Neighbors heartbroken by demolition of 120-year-old mansion in Bed-Stuy

NEW YORK – Neighbors in Bedford-Stuyvesant, Brooklyn, are heartbroken after demolition work started on an historic mansion they were trying to get landmarked.

CBS2’s Hannah Kilger visited 441 Willoughby Ave. to find out how their hopes to save the building were reduced to rubble.

The 120-year-old mansion has been a mysterious, but welcome sight for many in Bed-Stuy. Michael Williams has lived in the neighborhood his whole life.

“For them to tear it down, it’s awful,” Williams said.

The French gothic-inspired mansion was built for successful German grocer Jacob Dangler, completed in 1902. For decades, it served as a masonic lodge.

But Wednesday, residents who have been trying to prevent its destruction spotted demolition workers on the property. Thursday, CBS2’s cameras arrived as parts of the turret and roof were ripped away.

“Up until the pandemic, it was a rentable venue. It was rented every weekend,” said Lauren Cawdrey, of the the Willoughby Nostrand Marcy Block Association.

Neighbors who have been working for months to get the building landmarked stood outside in the sweltering heat, trying to do whatever they can to delay the work.

“I was going laundry right here, and I saw them taking out, like, an 18th century loom and throwing it in the garbage truck,” said neighbor Jules Bartkowski.

Many pointed out Tomer Erlich as the developer. While signs outside the site say it is still owned by the masonic lodge that’s been there for decades, Department of Building permits still show him as the owner.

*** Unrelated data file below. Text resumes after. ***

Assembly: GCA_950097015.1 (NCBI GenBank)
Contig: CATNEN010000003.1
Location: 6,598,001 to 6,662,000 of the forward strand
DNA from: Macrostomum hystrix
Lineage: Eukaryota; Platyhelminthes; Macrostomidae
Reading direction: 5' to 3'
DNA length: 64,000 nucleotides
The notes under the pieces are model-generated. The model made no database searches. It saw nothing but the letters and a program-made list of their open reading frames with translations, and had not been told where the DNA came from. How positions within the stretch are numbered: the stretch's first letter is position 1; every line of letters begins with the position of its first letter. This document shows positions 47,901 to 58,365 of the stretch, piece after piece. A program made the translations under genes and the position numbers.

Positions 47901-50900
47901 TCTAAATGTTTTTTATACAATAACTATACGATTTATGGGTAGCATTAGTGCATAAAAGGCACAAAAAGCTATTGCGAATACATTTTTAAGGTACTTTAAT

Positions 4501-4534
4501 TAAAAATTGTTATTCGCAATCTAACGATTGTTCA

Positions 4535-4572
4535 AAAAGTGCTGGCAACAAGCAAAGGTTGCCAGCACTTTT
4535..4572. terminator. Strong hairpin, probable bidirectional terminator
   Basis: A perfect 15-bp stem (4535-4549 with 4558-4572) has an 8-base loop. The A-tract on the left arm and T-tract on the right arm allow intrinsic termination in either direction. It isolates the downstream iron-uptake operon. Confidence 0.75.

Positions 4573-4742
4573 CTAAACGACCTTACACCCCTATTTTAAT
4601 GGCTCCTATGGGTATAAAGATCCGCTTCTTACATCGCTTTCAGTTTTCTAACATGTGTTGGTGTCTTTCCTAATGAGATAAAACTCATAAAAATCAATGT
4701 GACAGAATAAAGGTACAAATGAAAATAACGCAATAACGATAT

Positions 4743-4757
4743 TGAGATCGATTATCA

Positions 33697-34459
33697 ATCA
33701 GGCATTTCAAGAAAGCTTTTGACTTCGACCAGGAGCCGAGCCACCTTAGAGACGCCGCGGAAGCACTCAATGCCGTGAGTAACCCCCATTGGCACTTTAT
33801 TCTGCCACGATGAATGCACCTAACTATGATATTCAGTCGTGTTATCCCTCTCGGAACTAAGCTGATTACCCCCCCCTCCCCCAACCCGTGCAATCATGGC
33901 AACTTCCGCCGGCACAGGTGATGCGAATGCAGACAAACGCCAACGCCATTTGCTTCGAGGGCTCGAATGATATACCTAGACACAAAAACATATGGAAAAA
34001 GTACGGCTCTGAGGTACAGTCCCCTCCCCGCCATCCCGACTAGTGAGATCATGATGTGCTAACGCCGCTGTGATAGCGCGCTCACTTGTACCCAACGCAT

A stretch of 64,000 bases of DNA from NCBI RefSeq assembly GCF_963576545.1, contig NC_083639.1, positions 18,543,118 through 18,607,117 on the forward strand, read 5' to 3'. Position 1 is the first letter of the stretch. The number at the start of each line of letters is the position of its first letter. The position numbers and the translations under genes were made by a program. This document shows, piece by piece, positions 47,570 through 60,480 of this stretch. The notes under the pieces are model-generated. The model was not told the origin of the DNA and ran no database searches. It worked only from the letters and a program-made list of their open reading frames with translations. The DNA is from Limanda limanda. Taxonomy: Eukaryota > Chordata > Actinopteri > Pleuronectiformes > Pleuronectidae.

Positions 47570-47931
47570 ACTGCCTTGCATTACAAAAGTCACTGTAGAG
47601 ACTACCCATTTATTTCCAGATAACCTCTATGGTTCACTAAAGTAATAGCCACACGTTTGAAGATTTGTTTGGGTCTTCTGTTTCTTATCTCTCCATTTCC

Kliger tried to ask Erlich for comment.

“No,” he said. “There’s no point.”

“People in this community feel strongly about this. Would you at least respond to their concerns?” Kliger asked.

“The building department issued a permit, we’re doing our job, and that’s it,” he said.

A spokesperson for the mayor’s office told CBS2 in a statement, in part: “As the Landmarks Preservation Commission considered this building for potential designation as a landmark, the developer was able to legally obtain demolition permits. We will continue listening to and working with the community.”

Some elected officials have been trying to obtain a stop-work order.

“We feel like they should at least give a yes or no to this being a landmark before this demolition happens,” said New York State Senator Jabari Brisport.

Sources with the city say the DOB would only issue such an order if inspectors saw dangerous conditions on the site. CBS2 crews saw DOB workers on the scene, but the demolition continued a couple hours later.

“To see it so carelessly destroyed is heartbreaking,” said neighbor Molly Salas.

While our cameras were rolling, 12 decades of history was reduced to rubble in one day.

Under the landmarks law, a demolition permit issued by the DOB prior to landmark designation is valid and the work can continue.

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